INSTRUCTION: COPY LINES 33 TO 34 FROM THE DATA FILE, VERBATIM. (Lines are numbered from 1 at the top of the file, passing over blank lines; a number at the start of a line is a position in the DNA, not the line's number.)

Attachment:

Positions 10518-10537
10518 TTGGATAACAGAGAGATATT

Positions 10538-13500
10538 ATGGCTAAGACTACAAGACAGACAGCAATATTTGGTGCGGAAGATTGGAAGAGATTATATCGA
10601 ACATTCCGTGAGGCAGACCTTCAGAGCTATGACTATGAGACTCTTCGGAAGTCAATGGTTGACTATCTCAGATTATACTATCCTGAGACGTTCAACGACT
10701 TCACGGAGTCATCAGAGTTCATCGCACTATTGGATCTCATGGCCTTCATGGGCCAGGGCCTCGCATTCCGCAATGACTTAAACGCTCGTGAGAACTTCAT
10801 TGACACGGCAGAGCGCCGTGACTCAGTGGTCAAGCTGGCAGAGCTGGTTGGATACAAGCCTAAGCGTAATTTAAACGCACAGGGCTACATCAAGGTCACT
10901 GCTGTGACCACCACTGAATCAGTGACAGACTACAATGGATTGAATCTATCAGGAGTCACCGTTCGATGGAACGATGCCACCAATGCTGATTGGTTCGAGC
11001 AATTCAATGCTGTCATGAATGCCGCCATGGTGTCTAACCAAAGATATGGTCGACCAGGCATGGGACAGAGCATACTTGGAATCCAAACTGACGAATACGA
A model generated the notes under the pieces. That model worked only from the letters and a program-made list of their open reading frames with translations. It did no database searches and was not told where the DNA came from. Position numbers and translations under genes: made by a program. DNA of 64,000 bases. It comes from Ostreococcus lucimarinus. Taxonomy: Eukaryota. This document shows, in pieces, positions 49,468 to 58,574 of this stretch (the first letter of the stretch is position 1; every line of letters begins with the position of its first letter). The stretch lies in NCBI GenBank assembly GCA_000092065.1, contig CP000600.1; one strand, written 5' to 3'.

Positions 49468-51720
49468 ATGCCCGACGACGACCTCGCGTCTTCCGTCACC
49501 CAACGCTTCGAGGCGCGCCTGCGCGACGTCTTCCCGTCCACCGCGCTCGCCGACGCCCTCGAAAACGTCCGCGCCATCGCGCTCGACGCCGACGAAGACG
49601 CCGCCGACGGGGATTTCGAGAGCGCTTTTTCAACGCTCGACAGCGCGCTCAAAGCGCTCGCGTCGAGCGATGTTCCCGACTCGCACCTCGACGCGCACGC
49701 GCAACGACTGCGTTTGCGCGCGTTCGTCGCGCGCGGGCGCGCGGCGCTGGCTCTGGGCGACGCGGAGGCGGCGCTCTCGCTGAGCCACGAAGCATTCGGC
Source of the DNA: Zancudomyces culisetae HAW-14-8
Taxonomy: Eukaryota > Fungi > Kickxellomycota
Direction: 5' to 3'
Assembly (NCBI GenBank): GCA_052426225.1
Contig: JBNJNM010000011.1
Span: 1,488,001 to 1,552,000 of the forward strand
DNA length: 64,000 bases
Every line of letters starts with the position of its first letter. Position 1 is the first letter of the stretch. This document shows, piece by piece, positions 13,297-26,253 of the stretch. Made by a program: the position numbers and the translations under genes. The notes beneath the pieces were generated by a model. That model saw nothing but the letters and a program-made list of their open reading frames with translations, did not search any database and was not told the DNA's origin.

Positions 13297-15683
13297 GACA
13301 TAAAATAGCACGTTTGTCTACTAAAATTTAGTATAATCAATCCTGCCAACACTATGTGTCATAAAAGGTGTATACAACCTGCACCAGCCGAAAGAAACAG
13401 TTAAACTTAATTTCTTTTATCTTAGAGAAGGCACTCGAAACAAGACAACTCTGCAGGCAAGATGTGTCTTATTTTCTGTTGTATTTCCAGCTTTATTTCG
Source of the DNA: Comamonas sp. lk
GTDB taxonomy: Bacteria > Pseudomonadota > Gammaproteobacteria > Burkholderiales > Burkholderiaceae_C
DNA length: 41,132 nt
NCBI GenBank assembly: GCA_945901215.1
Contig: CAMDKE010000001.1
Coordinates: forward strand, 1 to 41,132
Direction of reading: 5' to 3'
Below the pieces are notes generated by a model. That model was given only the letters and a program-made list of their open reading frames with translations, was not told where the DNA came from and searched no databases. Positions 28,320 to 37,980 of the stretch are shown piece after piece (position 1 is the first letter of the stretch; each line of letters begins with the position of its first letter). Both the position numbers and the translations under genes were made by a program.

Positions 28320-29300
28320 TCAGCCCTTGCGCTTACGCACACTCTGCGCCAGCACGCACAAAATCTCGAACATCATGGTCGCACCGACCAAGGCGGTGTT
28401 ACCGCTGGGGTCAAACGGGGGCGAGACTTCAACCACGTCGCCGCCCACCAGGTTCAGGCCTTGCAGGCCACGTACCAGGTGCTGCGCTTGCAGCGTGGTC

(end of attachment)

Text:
Coordinates: forward strand, 1 to 41,132
Direction of reading: 5' to 3'